Assuming that you started working for a tech company as their JavaScript developer (you might be a Junior Developer?). Then, on day 1, the Lead asked you to create a function that is going to take a number and multiply it by 2. The next day, he asked you the same but this time, a function that is going to take a number and multiply it by 10. On the following day (day 3), another function which takes a number and multiplies it by 100…

Your code would probably look something like that,

// DAY 1: multiply by 2
function multiplyBy2(num){
  return num * 2;
// DAY 2: multiply by 10
function multiplyBy10(num){
  return num * 10;
// DAY 3: multiply by 100
function multiplyBy100(num){
  return num * 100;

Then you were lucky and learnt about higher-order functions (HOFs) in JavaScript – Maybe you read this article 🙂

The day after (day 4), the lead is back again to ask you to create a new function that takes a number and multiplies it by 1000. You being a lazy smart guy/girl, you’ve noticed that you’re repeating yourself over and over again…You’re creating the same function with the same logic over and over again. However, because you learnt about HOFs in JavaScript, you thought that probably it’s time to approach this problem differently. So, you’ve made a big change to your previous code,

// DAY 5: A HOF that returns a function
function multiplierFactory(mul){
  return function(num){
    return mul * num;

const multiplyBy2 = multiplierFactory(2);
const multiplyBy10 = multiplierFactory(10);
const multiplyBy100 = multiplierFactory(100);
const multiplyBy1000 = multiplierFactory(1000);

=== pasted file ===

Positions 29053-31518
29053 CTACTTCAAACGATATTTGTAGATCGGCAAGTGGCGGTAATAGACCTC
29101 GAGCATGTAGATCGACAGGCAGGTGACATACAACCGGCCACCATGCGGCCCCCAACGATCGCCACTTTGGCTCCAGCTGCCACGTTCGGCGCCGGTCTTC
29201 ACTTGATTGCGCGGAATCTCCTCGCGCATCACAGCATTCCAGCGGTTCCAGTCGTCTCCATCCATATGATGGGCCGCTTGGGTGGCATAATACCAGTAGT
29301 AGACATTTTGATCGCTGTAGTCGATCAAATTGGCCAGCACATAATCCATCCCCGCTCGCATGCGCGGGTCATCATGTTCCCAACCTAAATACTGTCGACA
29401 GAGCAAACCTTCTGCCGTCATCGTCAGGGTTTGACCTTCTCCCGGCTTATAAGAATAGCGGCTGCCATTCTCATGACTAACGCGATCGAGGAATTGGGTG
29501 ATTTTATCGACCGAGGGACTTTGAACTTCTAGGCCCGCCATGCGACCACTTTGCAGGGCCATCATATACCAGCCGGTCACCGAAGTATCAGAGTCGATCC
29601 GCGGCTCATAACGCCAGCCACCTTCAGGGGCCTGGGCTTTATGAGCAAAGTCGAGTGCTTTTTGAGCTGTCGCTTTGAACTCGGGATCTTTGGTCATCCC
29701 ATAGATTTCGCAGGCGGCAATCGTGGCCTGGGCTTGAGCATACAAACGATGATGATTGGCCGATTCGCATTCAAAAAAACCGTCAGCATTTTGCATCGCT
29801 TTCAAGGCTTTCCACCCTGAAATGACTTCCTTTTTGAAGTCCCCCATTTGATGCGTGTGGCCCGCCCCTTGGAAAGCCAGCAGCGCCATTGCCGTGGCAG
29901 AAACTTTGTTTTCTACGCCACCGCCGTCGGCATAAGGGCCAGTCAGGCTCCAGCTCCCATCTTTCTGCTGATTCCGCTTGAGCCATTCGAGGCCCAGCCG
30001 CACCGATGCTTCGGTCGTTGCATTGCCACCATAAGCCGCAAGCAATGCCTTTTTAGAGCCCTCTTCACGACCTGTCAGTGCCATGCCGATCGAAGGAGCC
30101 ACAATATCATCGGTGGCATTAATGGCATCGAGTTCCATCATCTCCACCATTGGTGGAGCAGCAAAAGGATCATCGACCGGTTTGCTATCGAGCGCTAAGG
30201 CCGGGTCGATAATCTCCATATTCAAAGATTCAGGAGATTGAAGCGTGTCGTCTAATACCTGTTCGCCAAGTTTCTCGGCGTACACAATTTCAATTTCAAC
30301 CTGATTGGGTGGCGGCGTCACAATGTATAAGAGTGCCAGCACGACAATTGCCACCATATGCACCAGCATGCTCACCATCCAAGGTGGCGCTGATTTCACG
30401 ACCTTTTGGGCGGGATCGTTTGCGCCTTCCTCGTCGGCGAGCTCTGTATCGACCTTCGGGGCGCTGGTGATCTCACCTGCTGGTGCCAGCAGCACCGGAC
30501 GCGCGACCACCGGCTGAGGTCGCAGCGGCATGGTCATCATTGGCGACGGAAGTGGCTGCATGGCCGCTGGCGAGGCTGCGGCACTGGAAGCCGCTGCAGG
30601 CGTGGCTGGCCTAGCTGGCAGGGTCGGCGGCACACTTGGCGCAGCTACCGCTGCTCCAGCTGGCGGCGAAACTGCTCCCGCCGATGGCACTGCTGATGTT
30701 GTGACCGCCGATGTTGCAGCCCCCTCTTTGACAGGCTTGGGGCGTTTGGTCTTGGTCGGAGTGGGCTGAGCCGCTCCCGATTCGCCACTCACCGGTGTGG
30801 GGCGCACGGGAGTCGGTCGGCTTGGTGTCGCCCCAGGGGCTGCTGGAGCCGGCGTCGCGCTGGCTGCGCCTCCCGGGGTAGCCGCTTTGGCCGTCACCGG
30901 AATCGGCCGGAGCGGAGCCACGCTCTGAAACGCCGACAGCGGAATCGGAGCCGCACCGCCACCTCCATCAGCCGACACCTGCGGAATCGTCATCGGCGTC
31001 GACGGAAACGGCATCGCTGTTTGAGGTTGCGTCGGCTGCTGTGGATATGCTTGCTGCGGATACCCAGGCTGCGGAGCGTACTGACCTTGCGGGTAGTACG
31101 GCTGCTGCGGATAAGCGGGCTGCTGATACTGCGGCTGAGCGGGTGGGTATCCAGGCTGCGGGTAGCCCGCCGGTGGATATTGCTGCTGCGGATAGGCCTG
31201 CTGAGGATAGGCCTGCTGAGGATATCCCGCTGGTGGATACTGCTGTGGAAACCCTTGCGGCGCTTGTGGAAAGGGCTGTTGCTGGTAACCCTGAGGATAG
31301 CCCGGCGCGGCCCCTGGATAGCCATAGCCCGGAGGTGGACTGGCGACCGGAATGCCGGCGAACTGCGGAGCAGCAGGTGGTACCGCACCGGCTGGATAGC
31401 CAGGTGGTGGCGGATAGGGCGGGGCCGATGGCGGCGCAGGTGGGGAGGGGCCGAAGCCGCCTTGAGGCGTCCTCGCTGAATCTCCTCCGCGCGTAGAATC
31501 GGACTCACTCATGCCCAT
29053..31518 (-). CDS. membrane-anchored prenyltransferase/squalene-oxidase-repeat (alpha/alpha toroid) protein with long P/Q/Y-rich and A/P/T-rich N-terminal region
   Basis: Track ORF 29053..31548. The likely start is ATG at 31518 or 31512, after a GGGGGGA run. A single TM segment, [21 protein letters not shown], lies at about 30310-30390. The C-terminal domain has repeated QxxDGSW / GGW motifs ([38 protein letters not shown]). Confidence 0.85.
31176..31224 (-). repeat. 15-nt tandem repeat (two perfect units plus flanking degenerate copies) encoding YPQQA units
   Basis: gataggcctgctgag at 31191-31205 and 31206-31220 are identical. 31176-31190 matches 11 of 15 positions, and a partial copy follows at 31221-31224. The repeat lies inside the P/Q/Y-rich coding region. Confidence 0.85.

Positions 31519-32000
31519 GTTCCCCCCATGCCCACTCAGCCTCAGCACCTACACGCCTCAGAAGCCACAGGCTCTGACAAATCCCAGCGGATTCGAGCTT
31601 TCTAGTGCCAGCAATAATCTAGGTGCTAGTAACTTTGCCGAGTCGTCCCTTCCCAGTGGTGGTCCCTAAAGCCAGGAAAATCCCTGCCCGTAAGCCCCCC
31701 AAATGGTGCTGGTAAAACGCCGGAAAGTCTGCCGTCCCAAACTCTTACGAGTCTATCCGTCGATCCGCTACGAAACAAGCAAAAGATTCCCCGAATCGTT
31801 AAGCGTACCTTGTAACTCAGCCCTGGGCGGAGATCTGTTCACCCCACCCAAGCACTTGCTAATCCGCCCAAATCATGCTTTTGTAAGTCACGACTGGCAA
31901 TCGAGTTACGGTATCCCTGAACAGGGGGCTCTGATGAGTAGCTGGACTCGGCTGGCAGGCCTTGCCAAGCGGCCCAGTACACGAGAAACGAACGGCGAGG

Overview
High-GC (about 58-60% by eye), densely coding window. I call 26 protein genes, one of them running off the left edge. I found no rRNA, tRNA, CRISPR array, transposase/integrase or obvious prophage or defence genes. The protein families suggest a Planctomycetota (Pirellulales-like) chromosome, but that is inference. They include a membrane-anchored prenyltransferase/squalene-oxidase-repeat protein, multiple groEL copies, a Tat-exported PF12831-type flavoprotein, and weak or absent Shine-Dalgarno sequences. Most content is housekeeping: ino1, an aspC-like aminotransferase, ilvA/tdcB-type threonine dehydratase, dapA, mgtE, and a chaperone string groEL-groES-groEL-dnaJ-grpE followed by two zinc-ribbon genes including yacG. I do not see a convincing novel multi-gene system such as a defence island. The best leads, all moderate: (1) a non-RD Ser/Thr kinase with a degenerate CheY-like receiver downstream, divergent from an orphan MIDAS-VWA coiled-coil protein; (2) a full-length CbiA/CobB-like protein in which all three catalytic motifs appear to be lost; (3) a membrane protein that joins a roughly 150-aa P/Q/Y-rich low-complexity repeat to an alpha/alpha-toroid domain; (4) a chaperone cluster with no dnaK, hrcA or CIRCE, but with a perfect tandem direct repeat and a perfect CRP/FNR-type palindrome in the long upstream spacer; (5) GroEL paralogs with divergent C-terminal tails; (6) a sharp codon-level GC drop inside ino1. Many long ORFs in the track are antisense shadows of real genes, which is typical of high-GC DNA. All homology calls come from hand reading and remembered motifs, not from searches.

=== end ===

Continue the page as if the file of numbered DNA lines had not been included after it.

console.log(multiplyBy100(3)); //300
console.log(multiplyBy10(2022)); //20220

You created a HOF multiplierFactory that returns a mulitplyByX function (See lines 8-11) which you’re going to invoke when needed (See lines 13, and 14). In this way, you’re making your code a more concise version by avoiding repeating yourself. Moreover, you’re providing a more reusable solution to this specific problem. If on the following day, they ask you to create a new function that takes a number and multiplies it by “123”, then all you need to do is add one line to your code,

const multiplyBy123 = multiplierFactory(123);

By the way, if you’re wondering how the multiplyByX function remembers X, this is due to the concept of closures in JavaScript we’ve seen a while ago in this post.

Use built-in HOFs…

There are many data types in JavaScript that implement HOFs. Mainly arrays. Methods like reduce, filter, map, forEach…etc are all HOFs methods that accept a function as an argument.

Let’s say that you have an initial array of numbers arr and you want to create a new array newArr containing the intial array’s numbers each multipied by 100. How would you do to achieve this?

One way to solve this problem would be,

const arr = [2,30,11, 7];
const newArr = [];

for (let i = 0; i < arr.length; i++) {

console.log(newArr);//[ 200, 3000, 1100, 700 ]

Or you could simply do the following,

const arr = [2,30,11, 7];

const newArr = arr.map(num => num * 100);

console.log(newArr);//[ 200, 3000, 1100, 700 ]

This way, not only you’re making your code more concise, but you’re also hiding the internal detail (the for loop) which means ensuring a high level of abstraction. All of this wouldn’t be possible without HOFs!


Closures, HOFs, IIFEs are all important concepts that tightly relate to the topic of functions in JavaScript. I think that every good JavaScript developer should be aware of them. As this would help them to excel their programming skills in JavaScript.

I hope that this article had help you to learn something new. And hope that you’re going to use this knowledge in your future projects.

If you have any questions or feedback, please, use the comments section below.

Enjoy 🙂